Which one takes more energy to produce?

I ask as I theorize that keeping the plasma in a fusion reactor is very expensive.

Muons, while useful, are too short lived.

Maybe... Keeping the plasma at close but not actually passed the fusion threshold, and a steady gamma laser to push a small section over that edge would be more feasible.

Or heck, have in the plasma itself trace amount of thorium.


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    $\begingroup$ Have I missed the invention of a gamma laser? $\endgroup$ – Lewis Miller Jan 14 at 16:32
  • $\begingroup$ What's the relevance of muons to fusion? And how would thorium help? $\endgroup$ – PM 2Ring Jan 14 at 17:59
  • $\begingroup$ As I mentioned in your other post on the topic, this is how existing fusion reactors work. They use electrical current in the plasma to heat it up to below fusion temps, around 1 million K. They the use other methods to heat it up to the 50 million K they need. One common solution is to inject radio frequency photons, which work just as well as gammas but are a whole lot easier to make. $\endgroup$ – Maury Markowitz Jan 24 at 19:22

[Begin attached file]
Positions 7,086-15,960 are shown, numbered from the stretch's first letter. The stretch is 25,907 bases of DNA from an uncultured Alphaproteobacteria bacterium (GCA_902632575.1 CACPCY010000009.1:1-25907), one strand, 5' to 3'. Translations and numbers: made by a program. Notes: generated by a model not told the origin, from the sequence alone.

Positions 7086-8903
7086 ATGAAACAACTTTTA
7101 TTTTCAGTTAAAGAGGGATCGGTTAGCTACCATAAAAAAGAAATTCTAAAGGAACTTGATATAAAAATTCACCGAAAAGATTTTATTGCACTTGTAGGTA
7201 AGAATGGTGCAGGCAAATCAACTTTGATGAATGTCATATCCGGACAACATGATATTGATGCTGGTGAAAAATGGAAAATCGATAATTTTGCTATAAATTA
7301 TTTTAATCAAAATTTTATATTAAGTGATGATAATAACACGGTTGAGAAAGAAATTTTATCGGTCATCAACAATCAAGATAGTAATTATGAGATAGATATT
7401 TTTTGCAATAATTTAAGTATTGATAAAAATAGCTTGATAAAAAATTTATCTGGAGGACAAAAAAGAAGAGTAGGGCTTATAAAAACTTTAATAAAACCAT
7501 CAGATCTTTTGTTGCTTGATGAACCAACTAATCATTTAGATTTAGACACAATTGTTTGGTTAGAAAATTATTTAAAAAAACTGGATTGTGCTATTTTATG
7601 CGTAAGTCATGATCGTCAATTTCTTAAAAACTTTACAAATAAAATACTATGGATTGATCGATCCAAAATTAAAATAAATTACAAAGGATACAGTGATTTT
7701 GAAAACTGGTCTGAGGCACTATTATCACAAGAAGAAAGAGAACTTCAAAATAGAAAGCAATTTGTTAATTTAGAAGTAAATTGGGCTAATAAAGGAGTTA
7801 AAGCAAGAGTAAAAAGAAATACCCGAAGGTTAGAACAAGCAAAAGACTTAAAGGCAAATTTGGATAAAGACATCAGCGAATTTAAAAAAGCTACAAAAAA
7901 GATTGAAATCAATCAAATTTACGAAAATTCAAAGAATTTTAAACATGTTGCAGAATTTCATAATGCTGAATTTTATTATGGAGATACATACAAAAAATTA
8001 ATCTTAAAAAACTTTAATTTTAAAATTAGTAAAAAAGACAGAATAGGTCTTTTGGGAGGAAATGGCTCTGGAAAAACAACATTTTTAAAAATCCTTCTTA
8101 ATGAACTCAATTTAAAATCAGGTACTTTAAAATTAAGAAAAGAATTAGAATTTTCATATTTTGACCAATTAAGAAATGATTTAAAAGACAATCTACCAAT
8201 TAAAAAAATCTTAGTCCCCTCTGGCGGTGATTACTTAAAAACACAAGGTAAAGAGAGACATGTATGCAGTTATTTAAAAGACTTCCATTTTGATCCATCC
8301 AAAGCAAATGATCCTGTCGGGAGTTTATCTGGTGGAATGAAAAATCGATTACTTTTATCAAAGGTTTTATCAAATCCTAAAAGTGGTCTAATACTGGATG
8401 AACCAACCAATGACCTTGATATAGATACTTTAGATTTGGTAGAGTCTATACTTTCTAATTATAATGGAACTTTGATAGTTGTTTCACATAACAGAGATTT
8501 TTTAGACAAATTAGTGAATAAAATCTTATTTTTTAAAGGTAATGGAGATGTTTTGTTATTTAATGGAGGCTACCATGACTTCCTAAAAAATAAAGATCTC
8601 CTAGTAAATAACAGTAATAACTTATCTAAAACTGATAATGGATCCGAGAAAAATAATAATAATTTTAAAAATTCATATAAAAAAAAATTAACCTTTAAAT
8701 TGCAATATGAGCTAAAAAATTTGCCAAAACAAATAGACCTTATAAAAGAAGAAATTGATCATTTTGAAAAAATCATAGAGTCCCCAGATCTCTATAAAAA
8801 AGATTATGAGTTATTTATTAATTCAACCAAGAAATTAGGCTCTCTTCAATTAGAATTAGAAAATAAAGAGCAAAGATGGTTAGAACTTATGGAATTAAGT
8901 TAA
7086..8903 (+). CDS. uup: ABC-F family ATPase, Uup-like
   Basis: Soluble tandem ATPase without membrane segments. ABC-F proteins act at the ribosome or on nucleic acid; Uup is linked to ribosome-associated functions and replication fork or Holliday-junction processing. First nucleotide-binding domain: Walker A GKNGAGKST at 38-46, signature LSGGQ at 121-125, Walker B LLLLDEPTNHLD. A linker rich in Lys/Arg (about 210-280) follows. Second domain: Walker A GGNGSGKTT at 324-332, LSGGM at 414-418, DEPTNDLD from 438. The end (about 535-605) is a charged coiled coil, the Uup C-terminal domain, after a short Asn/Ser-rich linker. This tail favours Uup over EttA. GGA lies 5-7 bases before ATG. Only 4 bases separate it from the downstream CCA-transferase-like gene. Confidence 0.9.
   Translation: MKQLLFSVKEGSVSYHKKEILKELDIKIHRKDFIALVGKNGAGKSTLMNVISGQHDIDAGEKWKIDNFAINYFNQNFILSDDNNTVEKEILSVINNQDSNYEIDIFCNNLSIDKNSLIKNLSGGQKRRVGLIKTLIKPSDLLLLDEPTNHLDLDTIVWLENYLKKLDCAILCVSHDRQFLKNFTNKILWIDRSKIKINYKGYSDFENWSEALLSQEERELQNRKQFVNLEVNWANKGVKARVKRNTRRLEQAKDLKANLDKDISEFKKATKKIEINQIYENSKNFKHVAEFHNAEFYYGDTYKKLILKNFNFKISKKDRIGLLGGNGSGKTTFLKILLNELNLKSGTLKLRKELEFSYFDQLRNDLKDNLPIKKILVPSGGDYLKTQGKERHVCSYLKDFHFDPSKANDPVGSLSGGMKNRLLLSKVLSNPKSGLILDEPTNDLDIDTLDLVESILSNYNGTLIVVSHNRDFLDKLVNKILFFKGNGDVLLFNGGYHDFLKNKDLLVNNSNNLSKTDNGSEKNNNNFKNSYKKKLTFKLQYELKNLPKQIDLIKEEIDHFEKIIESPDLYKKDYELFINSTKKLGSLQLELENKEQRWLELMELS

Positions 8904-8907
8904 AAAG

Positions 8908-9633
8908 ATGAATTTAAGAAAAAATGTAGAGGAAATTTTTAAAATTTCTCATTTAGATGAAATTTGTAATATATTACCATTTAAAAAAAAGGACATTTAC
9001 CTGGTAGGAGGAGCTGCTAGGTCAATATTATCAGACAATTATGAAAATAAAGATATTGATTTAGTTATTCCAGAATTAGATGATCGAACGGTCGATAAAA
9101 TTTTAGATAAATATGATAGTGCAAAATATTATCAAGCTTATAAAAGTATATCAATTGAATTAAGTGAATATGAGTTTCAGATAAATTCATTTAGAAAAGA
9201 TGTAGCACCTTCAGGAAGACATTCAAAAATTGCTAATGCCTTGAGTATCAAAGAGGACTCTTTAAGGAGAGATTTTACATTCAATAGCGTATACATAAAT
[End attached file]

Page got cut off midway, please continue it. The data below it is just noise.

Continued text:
A muon has a rest energy of 106 MeV, so it takes this much energy to produce.

Gamma photons are usually defined to be photons with an energy of at least 100 keV. They have been measured up to something like 1000 TeV.

So there are gamma photons a thousand times less energetic than a muon, and also gamma photons billions of times more energetic than a muon.

The plasma in most fusion reactors is contained by magnetic fields, not by particles like muons or radiation like gamma rays.

Some fusion reactors use a completely different approach where strong lasers shine from all directions to heat and confine the plasma, but the photons coming out of these lasers do not need to have gamma-ray energies.


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